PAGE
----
Dr. Hill heard from providers in Atlanta that the shift to virtual care and in-home doctor visits actually increased access to resources among people living with HIV within an urban setting. “Where healthcare providers were providing that more options, people had higher care management,” she says.

Dr. Sevelius saw this advantage in cases where healthcare providers supported patients with the technology learning curve giving them access to telehealth. “They had this option to avoid healthcare settings where they wouldn't be stigmatized or go to an office and feel awkward or wonder what name the receptionist would call out,” they say.

Policy Implications

Both the positive and negative outcomes from the past three years provide insight into the policies that can truly serve marginalized people living with HIV.

“Housing first is good,” says Dr. Bluthenthal, “but we have to uncomplicate the process. I also think at the end of the day we need to move towards policies like universal basic income that guarantee people regardless of health status adequate housing, food, and security.”

Dr. Hill has a similar sentiment. “If anything, resources should be going into those communities instead of people who are not a part of those communities,” she says. She emphasizes that people within communities know what they need and they’re creative and resourceful.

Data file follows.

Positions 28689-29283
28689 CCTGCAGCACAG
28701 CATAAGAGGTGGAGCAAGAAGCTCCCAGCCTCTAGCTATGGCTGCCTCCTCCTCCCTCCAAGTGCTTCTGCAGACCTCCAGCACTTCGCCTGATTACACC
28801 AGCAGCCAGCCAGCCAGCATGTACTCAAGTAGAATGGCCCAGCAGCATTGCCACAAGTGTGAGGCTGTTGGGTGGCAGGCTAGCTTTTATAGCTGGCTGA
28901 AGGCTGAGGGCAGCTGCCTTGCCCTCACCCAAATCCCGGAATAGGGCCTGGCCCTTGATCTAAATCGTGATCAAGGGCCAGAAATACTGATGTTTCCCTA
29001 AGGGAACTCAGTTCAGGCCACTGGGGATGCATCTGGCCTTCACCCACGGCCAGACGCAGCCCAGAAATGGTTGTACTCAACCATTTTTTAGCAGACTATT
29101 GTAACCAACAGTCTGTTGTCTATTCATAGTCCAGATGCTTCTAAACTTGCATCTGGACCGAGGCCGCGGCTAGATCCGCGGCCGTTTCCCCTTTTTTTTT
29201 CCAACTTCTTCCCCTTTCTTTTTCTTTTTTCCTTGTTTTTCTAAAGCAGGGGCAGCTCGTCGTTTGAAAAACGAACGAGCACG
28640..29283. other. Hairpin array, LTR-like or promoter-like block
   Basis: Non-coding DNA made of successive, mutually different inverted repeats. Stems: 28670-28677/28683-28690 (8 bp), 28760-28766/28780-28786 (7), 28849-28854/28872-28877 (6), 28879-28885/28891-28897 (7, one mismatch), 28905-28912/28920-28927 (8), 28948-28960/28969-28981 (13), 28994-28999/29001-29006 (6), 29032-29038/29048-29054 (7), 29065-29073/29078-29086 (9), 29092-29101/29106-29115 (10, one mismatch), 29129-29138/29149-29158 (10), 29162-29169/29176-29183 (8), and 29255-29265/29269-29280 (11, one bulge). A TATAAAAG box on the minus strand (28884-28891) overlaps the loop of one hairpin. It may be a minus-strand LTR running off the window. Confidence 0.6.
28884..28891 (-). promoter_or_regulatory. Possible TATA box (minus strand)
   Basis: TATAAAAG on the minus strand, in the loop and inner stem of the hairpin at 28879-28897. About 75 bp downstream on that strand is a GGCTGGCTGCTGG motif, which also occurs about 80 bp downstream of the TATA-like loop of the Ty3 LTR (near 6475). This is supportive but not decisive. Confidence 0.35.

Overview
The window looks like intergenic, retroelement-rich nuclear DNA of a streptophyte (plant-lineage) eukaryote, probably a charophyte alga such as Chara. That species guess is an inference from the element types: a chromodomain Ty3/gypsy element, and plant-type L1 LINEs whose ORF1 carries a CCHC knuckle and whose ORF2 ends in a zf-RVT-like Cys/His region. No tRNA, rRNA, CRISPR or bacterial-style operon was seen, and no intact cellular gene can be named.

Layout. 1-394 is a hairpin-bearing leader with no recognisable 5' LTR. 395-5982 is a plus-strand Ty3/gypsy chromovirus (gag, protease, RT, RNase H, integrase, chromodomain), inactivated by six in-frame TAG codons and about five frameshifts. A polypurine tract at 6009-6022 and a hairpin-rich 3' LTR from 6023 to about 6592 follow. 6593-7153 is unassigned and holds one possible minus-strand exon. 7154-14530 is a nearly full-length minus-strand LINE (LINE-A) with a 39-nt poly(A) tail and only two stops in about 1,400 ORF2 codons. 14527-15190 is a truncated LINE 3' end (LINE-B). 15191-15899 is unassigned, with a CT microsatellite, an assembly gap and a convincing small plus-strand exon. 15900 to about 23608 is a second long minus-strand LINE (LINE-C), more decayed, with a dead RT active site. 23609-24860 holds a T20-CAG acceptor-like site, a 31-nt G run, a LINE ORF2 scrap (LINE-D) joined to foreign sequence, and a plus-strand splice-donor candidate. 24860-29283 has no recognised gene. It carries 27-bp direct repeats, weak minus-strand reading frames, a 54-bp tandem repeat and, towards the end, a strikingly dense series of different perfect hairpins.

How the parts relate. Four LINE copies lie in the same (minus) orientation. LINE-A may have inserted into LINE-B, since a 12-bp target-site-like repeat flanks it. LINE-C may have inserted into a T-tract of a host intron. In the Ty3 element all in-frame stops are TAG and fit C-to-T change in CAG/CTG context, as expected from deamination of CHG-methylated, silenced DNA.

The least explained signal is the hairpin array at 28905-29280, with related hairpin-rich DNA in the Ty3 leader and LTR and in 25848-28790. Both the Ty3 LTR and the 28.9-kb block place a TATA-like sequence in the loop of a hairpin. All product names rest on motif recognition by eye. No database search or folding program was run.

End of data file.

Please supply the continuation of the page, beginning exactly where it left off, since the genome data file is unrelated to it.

Dr. Sevelius sees there being two important implications. One around providing pathways for folks to increase their technological literacy so that they can access more options. The other is to address mental health needs. “For people who are already marginalized or have history with trauma, the pandemic was especially challenging with the social isolation,” they say.

“There’s so much funding for HIV research but so little of it goes to how we support peoples’ mental health.”

How We Equalize

COVID-19 severely impacted people living with or impacted by HIV, particularly those from historically marginalized groups. Similar to other healthcare issues, it exposed the deeply rooted existing inequities. With this year’s World AIDS Day theme, Equalize, we take to heart the recommendations from the people who work directly with the most impacted groups. For that, UCGHI is doing the work to center the most historically marginalized people in order to ensure we are focusing our work where it means the most.